Majority Leader Mitch McConnell was dealt another defeat by Senate Democrats as he was forced to abandon his attempt to add expanded anti-abortion language to the human trafficking bill.
The agreement calls for funding a domestic trafficking victims’ fund with federal dollars appropriated by Congress and money collected from criminal offenders, preserving the prohibition on federal funds being used to pay for abortion services but not expanding it.
Senate Democratic Leader Harry Reid (Nev.), who helped hash out the deal, claimed victory.
“After weeks of stalling on the bipartisan human trafficking bill our Republican colleagues have agreed not to expand the scope of the Hyde language,” he said.
Senate Republicans are trying to sell the agreement on the language as bipartisan governing, but in reality this was a defeat for McConnell. The Senator from Kentucky tried to prove that he could force his agenda down the throat of Democrats, but his power play failed miserably. Democrats never budged. With pressure growing on Senate Republicans to demonstrate that they can govern, they had no choice but to look for a face-saving escape route out of their own mess.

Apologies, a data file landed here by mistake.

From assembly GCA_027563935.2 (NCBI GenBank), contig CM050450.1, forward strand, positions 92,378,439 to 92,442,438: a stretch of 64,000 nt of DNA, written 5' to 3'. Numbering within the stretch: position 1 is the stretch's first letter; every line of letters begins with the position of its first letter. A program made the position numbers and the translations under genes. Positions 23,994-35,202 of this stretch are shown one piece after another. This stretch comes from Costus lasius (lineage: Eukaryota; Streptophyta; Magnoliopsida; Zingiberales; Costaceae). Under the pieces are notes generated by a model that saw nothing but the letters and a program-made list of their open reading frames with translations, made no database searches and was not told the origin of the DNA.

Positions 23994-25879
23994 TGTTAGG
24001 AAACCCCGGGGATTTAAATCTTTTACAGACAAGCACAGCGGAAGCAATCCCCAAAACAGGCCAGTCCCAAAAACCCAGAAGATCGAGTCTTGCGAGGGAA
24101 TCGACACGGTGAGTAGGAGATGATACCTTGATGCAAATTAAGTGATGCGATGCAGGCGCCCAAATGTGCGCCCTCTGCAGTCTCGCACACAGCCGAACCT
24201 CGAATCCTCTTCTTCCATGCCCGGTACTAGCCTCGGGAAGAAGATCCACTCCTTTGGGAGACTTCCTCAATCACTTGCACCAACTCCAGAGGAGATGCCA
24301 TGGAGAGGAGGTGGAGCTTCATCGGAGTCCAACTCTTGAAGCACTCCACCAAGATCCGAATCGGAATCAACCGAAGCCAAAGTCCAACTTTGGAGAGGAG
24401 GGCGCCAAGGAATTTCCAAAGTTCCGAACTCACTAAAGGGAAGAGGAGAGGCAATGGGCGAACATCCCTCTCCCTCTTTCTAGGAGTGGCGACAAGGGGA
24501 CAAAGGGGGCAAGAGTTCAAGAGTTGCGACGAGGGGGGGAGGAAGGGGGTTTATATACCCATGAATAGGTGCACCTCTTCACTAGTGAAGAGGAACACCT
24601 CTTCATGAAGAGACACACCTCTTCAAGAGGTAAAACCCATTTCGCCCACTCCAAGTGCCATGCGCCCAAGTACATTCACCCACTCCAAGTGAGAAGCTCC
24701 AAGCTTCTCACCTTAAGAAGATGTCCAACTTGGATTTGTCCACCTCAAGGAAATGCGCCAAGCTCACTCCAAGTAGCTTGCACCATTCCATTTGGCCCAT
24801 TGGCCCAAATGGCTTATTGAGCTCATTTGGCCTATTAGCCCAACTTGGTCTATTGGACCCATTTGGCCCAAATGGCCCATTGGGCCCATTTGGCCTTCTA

McConnell intentionally picked this fight with Senate Democrats by adding abortion language to the Senate legislation that wasn’t in the House-passed bill. The senator made things worse on himself with the decision to double down by holding a final vote on Loretta Lynch’s nomination to be the next attorney general hostage.
The compromise deal is a big win for Senate Democrats. It also proves that the real power in the Senate rests on the Democratic side. Nothing will get done in the Senate without the support of some Democrats.
Mitch McConnell tried to bully Senate Democrats, and the result was a defeat for the increasingly incompetent looking Senate Majority Leader.
Mr. Easley is the managing editor. He is also a White House Press Pool and a Congressional correspondent for PoliticusUSA. Jason has a Bachelor’s Degree in Political Science. His graduate work focused on public policy, with a specialization in social reform movements.
Awards and Professional Memberships
Member of the Society of Professional Journalists and The American Political Science Association